I am still basking in the awesome women related content circulating offline and online in celebration of International Women’s Day. Clearly, this month gives us at the Female Orator the license to post all things women this month. We probably would regardless what month it is that’s what this blog is about anyway.
However, while it is refreshing to see content on women, I feel rather sad that after the month of March, we would all go back to watching and reading less about women doing extraordinary things or issues that women face.
The issues we face as women do not start and certainly do not end with the month of March. These issues are part of our everyday lives. Every day, we face the fact that women hold 5.8% of CEO positions at S & P 500 companies, 36 million of school age girls are not in schools, one in three women will be a victim of gender-based violence in her lifetime and other shocking statistics.
Based on the above, dedicating a month to women is not enough, to reduce maternity-related deaths, ensure land ownership for women farmers, end Female Genital Mutilation (FMG), Gender Based Violence (GBV) and a host of other issues.
Specifically, Female Genital Mutilation is still a global problem. According to statistics from the World Health Organization (WHO), more than 200 million girls and women alive today have been cut in 30 countries including Nigeria. Currently, more than 3 million girls are estimated to be at risk for FGM globally.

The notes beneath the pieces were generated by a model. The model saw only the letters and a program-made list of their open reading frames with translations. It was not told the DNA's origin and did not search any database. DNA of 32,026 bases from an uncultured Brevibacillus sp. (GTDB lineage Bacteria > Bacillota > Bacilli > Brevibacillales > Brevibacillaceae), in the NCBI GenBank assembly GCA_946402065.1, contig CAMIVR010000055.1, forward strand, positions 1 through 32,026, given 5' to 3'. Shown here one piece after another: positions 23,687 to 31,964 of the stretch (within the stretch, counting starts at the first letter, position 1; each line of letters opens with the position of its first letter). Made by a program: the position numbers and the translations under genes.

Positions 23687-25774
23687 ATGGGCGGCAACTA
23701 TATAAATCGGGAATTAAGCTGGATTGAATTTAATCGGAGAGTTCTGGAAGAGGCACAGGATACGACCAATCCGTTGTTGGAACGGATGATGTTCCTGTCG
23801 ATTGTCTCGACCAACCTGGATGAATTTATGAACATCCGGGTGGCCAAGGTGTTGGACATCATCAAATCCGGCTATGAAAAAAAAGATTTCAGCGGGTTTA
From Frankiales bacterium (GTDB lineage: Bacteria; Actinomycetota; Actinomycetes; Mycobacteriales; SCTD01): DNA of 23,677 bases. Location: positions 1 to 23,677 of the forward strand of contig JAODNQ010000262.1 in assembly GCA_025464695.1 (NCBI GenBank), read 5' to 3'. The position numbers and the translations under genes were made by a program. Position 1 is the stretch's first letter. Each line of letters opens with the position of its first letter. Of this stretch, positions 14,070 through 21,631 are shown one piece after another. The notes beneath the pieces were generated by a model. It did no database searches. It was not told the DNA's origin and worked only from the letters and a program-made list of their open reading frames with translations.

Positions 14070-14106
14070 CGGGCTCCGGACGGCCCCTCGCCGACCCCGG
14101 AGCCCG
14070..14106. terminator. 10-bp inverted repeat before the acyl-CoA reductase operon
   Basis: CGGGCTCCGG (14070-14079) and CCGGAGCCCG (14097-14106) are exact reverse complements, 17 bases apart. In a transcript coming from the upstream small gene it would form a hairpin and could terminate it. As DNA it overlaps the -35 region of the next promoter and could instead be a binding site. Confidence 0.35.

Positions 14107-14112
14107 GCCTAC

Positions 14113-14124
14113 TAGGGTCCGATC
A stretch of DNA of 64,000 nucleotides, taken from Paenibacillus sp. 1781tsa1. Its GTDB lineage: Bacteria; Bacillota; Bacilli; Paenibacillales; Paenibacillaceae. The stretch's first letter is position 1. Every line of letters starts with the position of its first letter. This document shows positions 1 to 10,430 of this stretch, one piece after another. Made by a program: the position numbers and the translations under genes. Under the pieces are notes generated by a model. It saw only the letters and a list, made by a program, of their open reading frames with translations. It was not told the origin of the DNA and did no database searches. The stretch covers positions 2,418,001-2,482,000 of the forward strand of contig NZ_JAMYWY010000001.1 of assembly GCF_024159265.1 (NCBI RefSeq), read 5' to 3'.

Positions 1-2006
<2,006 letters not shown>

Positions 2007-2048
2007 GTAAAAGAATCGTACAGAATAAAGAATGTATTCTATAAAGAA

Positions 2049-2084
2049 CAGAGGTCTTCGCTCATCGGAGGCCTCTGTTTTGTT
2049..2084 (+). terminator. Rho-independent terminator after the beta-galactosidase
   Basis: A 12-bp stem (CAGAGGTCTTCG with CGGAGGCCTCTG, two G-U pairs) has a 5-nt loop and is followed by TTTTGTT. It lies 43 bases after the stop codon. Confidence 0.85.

I was shocked to hear some political office holders in a certain state in Nigeria see FMG as part their culture and hence would not speak of eradicating a scourge that has become a global concern. (Kill me already)
Gender Based Violence seems to be trending these days or perhaps the advent of social media brought more things to light. Not a week passes by without a picture of bloodied eyes or bruised skin showing up on my social media feed. The prevalence of GBV is so high that it is estimated that one in three women will experience physical or sexual abuse in her lifetime.
Personally, I have a very strong and unwavering stance on GBV. I dare the love of my life to as much as push my head or respond to me in a violent manner and boy I am out as fast as Superman runs off when he hears Lois’s call.
I could go all day long about why women’s day should be every day but I’ll end with these few facts.
- Of the hundreds of thousands of women who die during pregnancy or childbirth each year, over 85 per cent live in sub-Saharan Africa and Southern Asia.
- More than 43 million people around the world are forcibly displaced as a result of conflict and persecution. Half of them are women.
- Sub-Saharan Africa will have the largest number and global share of child brides by 2050.
- 9 million girls in Africa between the ages of about 6 and 11 will never go to school.
- Women around the world aged 15-44 are more at risk from rape and domestic violence than from cancer, car accidents, war and malaria.
If you find these facts as shocking as we do please share this article to raise awareness on the issues faced by women every day.
Love and light.